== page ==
1

How would a native speaker say this?

You’re making money of me

from me

over me

out of me

by me

in favor of me

Thanks

2

It really depends on what you want to say.

The following

You're making money on me.

could be paraphrased as "My efforts or my skills are making a profit for you". There is no sense of "exploitation" here. You might say something like this when trying to negotiate a salary increase, for example.

If you want to say that another person is (perhaps unfairly) profiting at your expense (for example, they've agreed to pick up an item for you on their way to work, as a favor, but ask to be reimbursed for 110% of the item's price):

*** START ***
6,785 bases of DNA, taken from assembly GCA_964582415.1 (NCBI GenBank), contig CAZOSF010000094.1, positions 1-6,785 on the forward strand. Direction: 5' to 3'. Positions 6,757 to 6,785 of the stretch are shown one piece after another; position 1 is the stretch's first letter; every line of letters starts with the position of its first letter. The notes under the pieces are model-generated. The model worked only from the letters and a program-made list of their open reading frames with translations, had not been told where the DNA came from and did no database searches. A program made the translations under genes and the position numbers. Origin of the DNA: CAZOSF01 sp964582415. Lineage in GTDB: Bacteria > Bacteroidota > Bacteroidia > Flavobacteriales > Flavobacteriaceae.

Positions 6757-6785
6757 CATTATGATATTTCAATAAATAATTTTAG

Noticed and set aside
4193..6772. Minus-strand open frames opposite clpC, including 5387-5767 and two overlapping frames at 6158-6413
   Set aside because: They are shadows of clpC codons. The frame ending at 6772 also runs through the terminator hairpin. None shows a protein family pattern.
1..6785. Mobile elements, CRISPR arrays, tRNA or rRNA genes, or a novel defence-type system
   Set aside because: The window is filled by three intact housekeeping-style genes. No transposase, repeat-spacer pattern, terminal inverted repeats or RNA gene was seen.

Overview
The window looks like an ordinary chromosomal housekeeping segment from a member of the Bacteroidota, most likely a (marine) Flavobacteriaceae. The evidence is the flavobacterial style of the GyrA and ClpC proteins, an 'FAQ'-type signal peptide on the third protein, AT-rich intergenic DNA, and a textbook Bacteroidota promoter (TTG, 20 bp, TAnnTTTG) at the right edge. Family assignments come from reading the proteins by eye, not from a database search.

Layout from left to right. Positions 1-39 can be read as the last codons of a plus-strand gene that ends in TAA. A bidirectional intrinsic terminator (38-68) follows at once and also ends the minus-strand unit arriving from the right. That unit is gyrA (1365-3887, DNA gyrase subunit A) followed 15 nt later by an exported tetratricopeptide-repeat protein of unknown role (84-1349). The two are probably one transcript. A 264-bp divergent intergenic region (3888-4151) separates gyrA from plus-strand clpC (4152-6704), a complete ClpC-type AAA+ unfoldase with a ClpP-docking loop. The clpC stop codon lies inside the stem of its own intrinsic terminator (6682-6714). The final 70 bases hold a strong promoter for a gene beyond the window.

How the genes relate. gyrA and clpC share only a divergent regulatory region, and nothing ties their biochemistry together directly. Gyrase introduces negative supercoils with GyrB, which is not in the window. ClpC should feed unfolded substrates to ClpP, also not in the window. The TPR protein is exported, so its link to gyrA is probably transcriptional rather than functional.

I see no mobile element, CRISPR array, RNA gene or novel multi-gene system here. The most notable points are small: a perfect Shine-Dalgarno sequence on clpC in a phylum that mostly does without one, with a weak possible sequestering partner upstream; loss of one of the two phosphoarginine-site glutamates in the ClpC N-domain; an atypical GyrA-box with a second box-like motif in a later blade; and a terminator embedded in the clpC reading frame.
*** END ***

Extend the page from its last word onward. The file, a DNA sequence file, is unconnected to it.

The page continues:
You're making money off of me.

2

The expression that you are looking for is:

You are making money out of me

It suggests that you are exploiting me in one way or another. A pop star might say this to a manager who was charging excessive management fees, for instance.

None of your other suggested phrases is idiomatic although you might also hear to make money off something or other.

People would understand making money from me but native speakers would prefer out of me.

https://english.stackexchange.com/questions/72564/make-money-off-of-vs-make-money-out-of

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